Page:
Turkey Cheat Sheet

Bookmark this page: It's everything you need to know about the big bird.
Thanksgiving turkey

Buying

  • Plan on 1 to 1 1/2 pounds turkey per person.
  • Buy a fresh or frozen bird: Choose from self-basting, natural, free-range, kosher or organic.

Thawing

  • Set an unwrapped frozen turkey on a rimmed baking sheet and thaw in the fridge; allow 24 hours per 5 pounds.
  • To thaw the same day, submerge the wrapped bird in a cooler of cold water for 30 minutes per pound, changing the water every 30 minutes.

Brining

  • Use 3/4 cup kosher salt for every gallon of water needed to cover the bird. Refrigerate the turkey in the brine for at least 8 hours.
  • Flavor the brine with 1 to 2 cups juice, beer or spirits, if desired. You can also add herbs and spices.
  • Don't brine kosher or self-basting turkeys.

Prepping

  • If you brined your turkey, rinse it inside and out with cold water. Remove the giblets and neck.
  • Set the bird breast-side up on a rack in a roasting pan and pat the skin dry with paper towels. For extra-crisp skin, refrigerate the turkey, uncovered, overnight.
  • Tie the legs together with twine, tuck in the wings and let the turkey stand for 30 minutes atroom temperature before roasting.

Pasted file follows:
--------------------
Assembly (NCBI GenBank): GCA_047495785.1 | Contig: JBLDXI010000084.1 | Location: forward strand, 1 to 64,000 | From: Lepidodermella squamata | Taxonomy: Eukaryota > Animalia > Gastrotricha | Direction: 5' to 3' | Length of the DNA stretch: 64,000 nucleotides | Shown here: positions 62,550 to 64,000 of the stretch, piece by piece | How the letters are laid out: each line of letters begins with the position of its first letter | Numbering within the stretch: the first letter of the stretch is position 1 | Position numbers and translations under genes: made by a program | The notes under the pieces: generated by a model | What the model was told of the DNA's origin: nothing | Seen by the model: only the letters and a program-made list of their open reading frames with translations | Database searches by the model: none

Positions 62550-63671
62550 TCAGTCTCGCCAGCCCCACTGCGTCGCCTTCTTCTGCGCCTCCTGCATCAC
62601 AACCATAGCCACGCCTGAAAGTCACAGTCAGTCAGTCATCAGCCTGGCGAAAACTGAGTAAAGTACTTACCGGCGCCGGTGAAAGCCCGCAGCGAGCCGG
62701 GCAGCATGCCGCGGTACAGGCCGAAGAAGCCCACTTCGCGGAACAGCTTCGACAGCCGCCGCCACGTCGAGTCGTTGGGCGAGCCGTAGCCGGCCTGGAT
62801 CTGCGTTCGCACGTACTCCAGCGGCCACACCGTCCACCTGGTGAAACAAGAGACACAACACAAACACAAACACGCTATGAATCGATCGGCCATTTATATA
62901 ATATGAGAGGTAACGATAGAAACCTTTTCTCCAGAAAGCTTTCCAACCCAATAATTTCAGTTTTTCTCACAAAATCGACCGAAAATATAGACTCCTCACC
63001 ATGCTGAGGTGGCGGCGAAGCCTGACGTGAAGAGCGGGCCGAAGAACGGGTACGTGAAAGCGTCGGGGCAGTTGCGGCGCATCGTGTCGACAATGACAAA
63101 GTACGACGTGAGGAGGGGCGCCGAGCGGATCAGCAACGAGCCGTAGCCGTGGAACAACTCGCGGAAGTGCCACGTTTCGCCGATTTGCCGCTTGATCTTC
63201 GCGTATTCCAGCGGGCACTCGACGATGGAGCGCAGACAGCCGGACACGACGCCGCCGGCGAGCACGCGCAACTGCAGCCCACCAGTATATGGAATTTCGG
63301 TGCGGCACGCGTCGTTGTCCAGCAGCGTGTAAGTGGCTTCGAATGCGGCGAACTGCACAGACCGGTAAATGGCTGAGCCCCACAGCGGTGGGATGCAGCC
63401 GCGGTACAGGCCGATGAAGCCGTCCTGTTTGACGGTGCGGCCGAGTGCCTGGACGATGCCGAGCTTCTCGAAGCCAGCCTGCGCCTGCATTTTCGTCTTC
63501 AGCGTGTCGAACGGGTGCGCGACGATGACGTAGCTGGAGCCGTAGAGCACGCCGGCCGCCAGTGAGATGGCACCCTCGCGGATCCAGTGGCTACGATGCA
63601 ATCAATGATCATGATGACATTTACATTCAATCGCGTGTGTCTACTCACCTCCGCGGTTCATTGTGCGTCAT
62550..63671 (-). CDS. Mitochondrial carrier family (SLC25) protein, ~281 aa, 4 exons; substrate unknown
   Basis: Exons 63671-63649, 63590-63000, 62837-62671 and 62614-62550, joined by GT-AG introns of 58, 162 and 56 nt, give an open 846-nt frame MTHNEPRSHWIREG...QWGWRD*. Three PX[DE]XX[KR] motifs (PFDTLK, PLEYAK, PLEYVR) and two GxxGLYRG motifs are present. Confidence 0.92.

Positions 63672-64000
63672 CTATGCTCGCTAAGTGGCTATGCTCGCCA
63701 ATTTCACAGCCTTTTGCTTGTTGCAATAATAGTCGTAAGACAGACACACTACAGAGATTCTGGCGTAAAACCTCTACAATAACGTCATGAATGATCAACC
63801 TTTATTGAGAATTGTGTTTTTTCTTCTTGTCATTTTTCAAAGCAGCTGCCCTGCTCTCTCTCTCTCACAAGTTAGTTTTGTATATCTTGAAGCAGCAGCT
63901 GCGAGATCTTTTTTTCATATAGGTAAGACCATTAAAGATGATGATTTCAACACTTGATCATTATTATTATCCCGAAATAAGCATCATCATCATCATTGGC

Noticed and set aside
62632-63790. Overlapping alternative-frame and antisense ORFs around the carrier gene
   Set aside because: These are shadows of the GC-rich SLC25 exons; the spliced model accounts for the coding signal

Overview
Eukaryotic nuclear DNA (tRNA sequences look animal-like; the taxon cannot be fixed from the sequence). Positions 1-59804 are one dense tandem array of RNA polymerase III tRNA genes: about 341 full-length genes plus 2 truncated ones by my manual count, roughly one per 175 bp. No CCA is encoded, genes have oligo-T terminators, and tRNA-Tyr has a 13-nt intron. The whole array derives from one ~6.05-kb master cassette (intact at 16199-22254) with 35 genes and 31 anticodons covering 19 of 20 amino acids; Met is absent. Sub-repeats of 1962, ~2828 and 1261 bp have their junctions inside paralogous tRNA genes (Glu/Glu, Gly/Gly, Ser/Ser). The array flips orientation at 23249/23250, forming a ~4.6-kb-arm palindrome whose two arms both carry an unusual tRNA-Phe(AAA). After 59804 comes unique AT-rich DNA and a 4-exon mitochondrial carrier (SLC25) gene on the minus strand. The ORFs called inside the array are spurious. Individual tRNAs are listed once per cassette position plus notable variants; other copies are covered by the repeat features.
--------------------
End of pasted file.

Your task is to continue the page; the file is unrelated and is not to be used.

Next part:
Roasting

  • Plan on about 20 minutes per pound. Tent with foil if the skin gets too brown.
  • Check for doneness with a meat thermometer: The thigh meat and stuffing (if used) should register 165 degrees F.
  • Let rest for 30 minutes before carving.

Carving

  • Slice through the skin between the leg and body on one side; pull the leg away from the body, then cut through the joint to remove the leg.
  • Separate the drumstick from the thigh: Locate the joint in the middle of the leg and cut through it.
  • Working on the same side, pull the wing away from the body and cut through the joint to remove. Remove the leg and wing on the other side.
  • Remove each side of breast meat by slicing downward along the breastbone, following the curve of the ribs.
  • Place each breast on the board skin-side up and slice against the grain.

Photographs by Anita Calero (top); Steve Giralt (5 bottom)

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